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Over the phone as I was sitting in O’Hare Thursday evening:

Soon-to-be Thirteen Year Old Gel: Um, Dad…I got my science test back.

Self: Oh? How did it go?

STB13YOG: Well, um, I failed it. I’m so sorry.

Self: WHAT!!?? How could that be after you studied so much?

STB13YOG: HA! Ha! Fooled you! I got a 93!

Self: You stinker.

The good news is that the gel is finaling beginning to see that there is some kind of connection between studying and good grades. A mysterious, indeed almost unfathomable connection, but a connection nonetheless.  She’s also discovering that she likes getting good grades.  I’ll gladly take a little ribbing if it helps reenforce that idea.

When Legolas first sets foot on the grass of Rohan in The Two Towers, he says something like, “Ah! The Green Smell!”  I know exactly what ol’ J.R.R. was talking about, and about this time of year I start to become impatient for my first sniff of it.

I mention this because I spent  my first Saturday morning of the new year pottering about the port-swiller grounds, getting things ready for the onset of spring. [In other words, doing the chores you should have taken care of last fall – Ed.]  Quiet, you.

First task was to clear away some big maple limbs brought down by the mighty wind that swept through yesterday.  After that, it was on to paring the wisteria along the west fence, ripping out the wild grape that had invaded the forsythia hedge and then hacking back Kong the Buddleia and all the Konglings scattered about the place.   I also took out the remaining joe-pye stalks & c. in the garden, which now, instead of looking desolate and shabby, looks desolate and bare.  Finally, I nailed back up a part of the east fence recently taken out by yet more falling limbs.  It’s been a big year for falling limbs.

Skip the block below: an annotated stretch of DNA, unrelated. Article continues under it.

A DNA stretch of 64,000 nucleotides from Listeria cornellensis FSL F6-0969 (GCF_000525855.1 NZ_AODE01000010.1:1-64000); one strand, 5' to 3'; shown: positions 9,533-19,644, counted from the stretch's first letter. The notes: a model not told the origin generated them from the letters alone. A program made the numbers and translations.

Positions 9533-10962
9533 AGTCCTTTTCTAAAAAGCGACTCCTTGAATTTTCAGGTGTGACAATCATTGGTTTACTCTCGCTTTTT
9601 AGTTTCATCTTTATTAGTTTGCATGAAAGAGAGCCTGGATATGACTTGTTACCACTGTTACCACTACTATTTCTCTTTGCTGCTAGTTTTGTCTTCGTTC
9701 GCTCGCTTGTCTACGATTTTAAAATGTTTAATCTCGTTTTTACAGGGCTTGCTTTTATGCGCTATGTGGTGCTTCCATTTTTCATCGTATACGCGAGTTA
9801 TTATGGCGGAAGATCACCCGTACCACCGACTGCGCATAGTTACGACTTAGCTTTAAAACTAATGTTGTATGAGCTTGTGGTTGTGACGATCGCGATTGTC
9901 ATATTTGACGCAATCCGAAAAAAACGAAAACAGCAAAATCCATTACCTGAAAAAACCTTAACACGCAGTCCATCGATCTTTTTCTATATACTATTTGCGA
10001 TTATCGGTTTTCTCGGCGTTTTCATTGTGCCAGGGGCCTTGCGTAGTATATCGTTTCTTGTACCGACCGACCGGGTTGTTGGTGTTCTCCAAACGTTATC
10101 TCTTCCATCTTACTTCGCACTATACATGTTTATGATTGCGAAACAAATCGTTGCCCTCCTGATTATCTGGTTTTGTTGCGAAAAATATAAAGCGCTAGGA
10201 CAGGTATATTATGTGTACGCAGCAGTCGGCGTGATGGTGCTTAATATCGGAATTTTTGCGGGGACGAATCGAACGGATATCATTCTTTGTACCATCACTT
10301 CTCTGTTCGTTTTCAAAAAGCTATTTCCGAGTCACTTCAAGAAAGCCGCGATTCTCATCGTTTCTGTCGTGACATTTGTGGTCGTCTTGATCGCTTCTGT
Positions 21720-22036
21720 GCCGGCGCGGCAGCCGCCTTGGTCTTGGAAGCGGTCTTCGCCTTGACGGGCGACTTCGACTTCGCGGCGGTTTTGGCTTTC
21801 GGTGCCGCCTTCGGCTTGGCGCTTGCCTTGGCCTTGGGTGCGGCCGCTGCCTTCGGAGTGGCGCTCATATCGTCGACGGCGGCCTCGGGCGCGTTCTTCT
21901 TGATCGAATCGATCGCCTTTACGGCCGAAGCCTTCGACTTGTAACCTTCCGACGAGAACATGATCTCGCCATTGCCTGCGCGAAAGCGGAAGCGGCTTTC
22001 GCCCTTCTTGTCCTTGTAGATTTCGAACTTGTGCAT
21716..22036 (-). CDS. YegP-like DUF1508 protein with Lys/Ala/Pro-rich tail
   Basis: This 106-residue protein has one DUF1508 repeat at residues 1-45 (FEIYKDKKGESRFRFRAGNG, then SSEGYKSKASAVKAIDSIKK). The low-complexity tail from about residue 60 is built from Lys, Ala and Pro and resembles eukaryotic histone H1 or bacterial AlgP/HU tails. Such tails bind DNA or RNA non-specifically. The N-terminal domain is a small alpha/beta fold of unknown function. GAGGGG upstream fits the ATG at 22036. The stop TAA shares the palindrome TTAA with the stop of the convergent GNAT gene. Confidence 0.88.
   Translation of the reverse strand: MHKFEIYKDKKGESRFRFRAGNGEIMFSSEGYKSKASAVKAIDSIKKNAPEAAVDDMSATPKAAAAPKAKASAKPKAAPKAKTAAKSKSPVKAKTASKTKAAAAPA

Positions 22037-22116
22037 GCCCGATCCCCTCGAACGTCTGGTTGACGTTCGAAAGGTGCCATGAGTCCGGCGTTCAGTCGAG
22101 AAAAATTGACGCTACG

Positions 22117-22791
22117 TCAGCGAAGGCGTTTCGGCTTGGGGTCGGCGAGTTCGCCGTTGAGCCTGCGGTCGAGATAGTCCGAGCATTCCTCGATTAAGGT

In all this, I was aided and abetted by the nine year old.  At least, that was her initial intention.  After she’d picked up a few wisteria bits for me, keeping up a running story about how each one was a beloved son or daughter of the main bush and that I was a plant killer, she said, “Daddy? Will you tell Mom that I was a good helper when she gets home?”

“Well,” I replied, “That rather depends on whether you will be, doesn’t it?”

She thought about that for a minute.

“Dad,” she said, “I think I’ll go inside.”


(Later on she came back out and proceeded to hurl herself about on the tree swing, howling at the top of her lungs.  Why someone in the neighborhood didn’t summon a fire truck and ambulance, I don’t know.  Unless, of course, they’ve simply gotten used to her over the years.  Not that I’m complaining, mind you.  One of my resolutions this year is to stop losing my temper in re the gels and instead enjoying them more for who and what they are, so I just smiled quietly.) 

Next task will be to do something about the climbing rose out front.  I want to spread it out more across the face of the house, but have not yet decided how to go about it.  This will probably involve some hacking, and I notice that the thing is already starting to bud, so perhaps I should wait until after the bloom before messing about with it.

Happy birthday, Dame Emma Kirkby, born this day in 1949!

Kirkby is perhaps my very favorite soprano of all time, with a voice that can only be described as angelic.  (And Evelyn Tubb is no mere shrieker, either.)

This “Venite”, by the way, is from this album of Monteverdi solos and duets, which also happens to be one of my very favorite vocal recordings of all time.  Half the selections are secular, half are sacred.  All are divine.  If you don’t already possess it, I highly recommend that you obtain a copy for yourself and can promise you that you won’t regret it.


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February 2011